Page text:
DIY Chatroom Home Improvement Forum

DIY Chatroom Home Improvement Forum (
-   Electrical (
-   -   Ground / neutral reverse. Important or not? (

Deck 07-08-2008 11:07 PM

Ground / neutral reverse. Important or not?
I've googled and some people think this is important and some not. Part of the problem with googling is I get posts from electricians in other countries. For those of us in the U.S., can someone please explain a ground neutral reverse and whether or not it is a safety issue? Some people say they're technically the same. But technically or not, I'd like to know more about this.


Pudge565 07-08-2008 11:15 PM

This is an unsafe condition. First off yea in the main disconnect the neutral and grounds are bonded but only in the main disconnect are the bonded after that point any sub panels must have the grounds and netrals isolated. The reason this condition is bad is that it is against code. The bare or green wire can not be used as a current carring conductor.

Deck 07-08-2008 11:22 PM

hi, Thank you for your reply.

Can you tell me why they are isolated and what could happen if the ground is used as a neutral?

Pudge565 07-08-2008 11:39 PM

Well as to why they are isolated after the main disconnect I don't know but I'm sure that a seasoned pro can tell you. As to what could happen if you switch them, well say you put the ground on the neutral and the neutral on the ground, then you have some work done on the electrical well the electricain sees this and switches them back where they should be, ok so now you have current in some recepticals on the ground so you plug your T.V. into this receptical well it may just fry your T.V. If I am wrong a pro will correct me. Seeing as how I am only a student.

BigJimmy 07-09-2008 12:11 AM


Originally Posted by Deck (Post 137351)
For those of us in the U.S., can someone please explain a ground neutral reverse and whether or not it is a safety issue? Some people say they're technically the same. But technically or not, I'd like to know more about this.

Ground does not carry (or is not intended to carry) current other than during a fault. The neutral wire on the other hand always carries current, equal to the magnitude of the current in the hot conductor (Chris75: should I talk about GFCI's here??!). The ground conductor is typically connected to the parts of the appliance or device that you can touch. The idea is that there will be 0 volts difference between what you can touch and the ground that you're standing on. If the ground conductor was carrying the neutral current, there could be some voltage rise that could create a shock hazard.

There's a lot more, but this is the poop in a nutshell!

theatretch85 07-09-2008 12:17 AM

It is most definitely a safety issue, pudge is on the right track with this subject.

It is true that the neutral and the grounds are one in the same at the service disconnect but only at the service disconect. These conductors are NOT interchangeable once they leave this panel and cannot be combined/wired together in any way.

If you use a ground as a neutral terminal, what you are doing is energizing the grounded terminal. Which means that any outlet or point at which that ground wire makes contact with another device, you have the potential for a person to become the path to ground. Lets say the ground wire happens to have a loose or bad/broken connection; anything plugged into that circuit with a metal chassis (and even those that don't) can make you the path to ground just by touching the metal frame. Say for instance this is a microwave in your kitchen and you happen to be touching the outside of the microwave and the sink at the same time when making some popcorn. It will be quite the shocking experience.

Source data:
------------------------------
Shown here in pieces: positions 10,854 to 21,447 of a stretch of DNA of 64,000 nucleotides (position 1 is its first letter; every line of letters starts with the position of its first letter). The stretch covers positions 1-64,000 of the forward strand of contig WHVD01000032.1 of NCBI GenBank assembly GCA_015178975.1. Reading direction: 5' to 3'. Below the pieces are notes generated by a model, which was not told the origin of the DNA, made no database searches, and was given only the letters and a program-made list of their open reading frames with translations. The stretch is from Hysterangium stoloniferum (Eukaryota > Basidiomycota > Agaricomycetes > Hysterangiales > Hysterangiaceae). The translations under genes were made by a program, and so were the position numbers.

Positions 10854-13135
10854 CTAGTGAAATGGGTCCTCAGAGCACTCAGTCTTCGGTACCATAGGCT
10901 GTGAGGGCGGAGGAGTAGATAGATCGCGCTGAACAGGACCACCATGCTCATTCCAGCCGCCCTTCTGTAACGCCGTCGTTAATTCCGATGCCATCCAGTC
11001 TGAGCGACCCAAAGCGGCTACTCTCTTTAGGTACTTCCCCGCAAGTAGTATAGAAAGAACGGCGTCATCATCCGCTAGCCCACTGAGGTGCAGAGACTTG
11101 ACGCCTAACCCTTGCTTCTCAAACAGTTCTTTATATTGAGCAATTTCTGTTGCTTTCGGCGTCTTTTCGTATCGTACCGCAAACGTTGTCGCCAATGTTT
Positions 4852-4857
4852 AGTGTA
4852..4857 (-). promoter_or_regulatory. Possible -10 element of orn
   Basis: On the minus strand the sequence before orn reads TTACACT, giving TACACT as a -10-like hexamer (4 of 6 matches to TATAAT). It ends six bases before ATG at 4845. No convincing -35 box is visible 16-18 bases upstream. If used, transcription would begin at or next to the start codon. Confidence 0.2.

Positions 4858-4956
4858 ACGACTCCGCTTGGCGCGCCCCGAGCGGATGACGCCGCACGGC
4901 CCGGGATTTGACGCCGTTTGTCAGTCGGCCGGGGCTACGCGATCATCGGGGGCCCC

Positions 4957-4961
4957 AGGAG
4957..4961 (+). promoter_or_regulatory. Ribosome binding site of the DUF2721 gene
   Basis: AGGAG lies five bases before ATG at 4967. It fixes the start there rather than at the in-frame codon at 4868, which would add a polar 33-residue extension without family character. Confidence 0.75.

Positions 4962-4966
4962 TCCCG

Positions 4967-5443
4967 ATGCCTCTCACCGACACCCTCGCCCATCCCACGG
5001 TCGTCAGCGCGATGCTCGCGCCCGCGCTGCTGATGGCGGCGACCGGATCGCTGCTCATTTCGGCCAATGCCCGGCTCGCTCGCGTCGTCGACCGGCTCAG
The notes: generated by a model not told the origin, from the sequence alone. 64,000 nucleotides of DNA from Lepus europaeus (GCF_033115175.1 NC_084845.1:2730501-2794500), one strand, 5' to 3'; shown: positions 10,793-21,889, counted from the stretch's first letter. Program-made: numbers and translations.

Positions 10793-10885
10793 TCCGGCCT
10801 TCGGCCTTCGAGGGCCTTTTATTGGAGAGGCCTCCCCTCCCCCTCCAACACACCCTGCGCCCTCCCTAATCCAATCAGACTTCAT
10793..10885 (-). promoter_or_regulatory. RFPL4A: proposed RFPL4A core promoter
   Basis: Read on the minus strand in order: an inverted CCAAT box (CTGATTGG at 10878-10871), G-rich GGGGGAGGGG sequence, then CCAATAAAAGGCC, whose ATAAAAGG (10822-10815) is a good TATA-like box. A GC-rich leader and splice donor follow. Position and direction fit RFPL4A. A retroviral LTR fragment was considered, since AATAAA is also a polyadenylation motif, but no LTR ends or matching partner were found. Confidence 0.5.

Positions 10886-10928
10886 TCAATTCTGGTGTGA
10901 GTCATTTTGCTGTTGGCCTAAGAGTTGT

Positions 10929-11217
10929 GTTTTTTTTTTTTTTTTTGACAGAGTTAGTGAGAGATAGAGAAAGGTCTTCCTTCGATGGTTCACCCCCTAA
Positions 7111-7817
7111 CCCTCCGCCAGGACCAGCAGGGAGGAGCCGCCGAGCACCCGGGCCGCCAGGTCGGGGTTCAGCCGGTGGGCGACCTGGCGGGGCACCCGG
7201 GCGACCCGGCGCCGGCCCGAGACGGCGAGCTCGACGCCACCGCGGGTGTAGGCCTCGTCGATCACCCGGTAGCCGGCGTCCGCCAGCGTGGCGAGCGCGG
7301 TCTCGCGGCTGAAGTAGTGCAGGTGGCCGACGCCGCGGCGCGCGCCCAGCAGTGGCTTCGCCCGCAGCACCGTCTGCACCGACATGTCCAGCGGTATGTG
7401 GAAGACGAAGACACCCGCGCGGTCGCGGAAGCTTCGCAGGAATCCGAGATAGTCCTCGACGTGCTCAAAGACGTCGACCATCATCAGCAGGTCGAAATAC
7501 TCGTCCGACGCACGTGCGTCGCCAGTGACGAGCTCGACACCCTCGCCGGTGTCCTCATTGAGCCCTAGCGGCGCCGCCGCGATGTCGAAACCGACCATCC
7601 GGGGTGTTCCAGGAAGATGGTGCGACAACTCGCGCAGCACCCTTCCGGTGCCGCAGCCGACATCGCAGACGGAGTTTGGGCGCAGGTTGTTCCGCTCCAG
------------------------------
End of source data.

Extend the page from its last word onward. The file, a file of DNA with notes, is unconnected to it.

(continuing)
The reason the neutral and grounds are kept separate once they leave the main service disconnect (usually main breaker panel) is based on the same theory as above. If you tie the neutral and ground together you are allowing return energy to flow on the bare ground wire affecting anything connected to that circuit/sub panel. This has the potential to seriously injure someone just touching a switch or any bare metal along this path.

I am sure Stubbie or someone will be along to provide some wonderful pictures to illustrate the reasons behind this.

fw2007 07-09-2008 03:15 PM

Besides the obvious reasons that have already been given, there is the issue of computer and electronic equipment.
This equipment is very sensitive, and could easily be fried by having any current at all in the case and internal ground system.

In addition, all of the new surge protector strips will warn and/or alarm when this condition exists, and for good reason.

There could be all sorts of problems related to anything that connects to earth ground via another path, such as cable TV, satellite dish, phone, etc.
You definitely don't want to mess with this. It needs to be done correctly!


jimmy21 07-09-2008 07:27 PM

39 Attachment(s)
not to mention it could cause electrolysis on all the metals in your house.

Deck 07-09-2008 07:59 PM

Thank you guys for the information provided, it has more than answered my question!

All times are GMT -5. The time now is 12:49 AM.

vBulletin Security provided by vBSecurity v2.2.2 (Pro) - vBulletin Mods & Addons Copyright © 2017 DragonByte Technologies Ltd.
User Alert System provided by Advanced User Tagging (Pro) - vBulletin Mods & Addons Copyright © 2017 DragonByte Technologies Ltd.

Search Engine Friendly URLs by vBSEO 3.6.1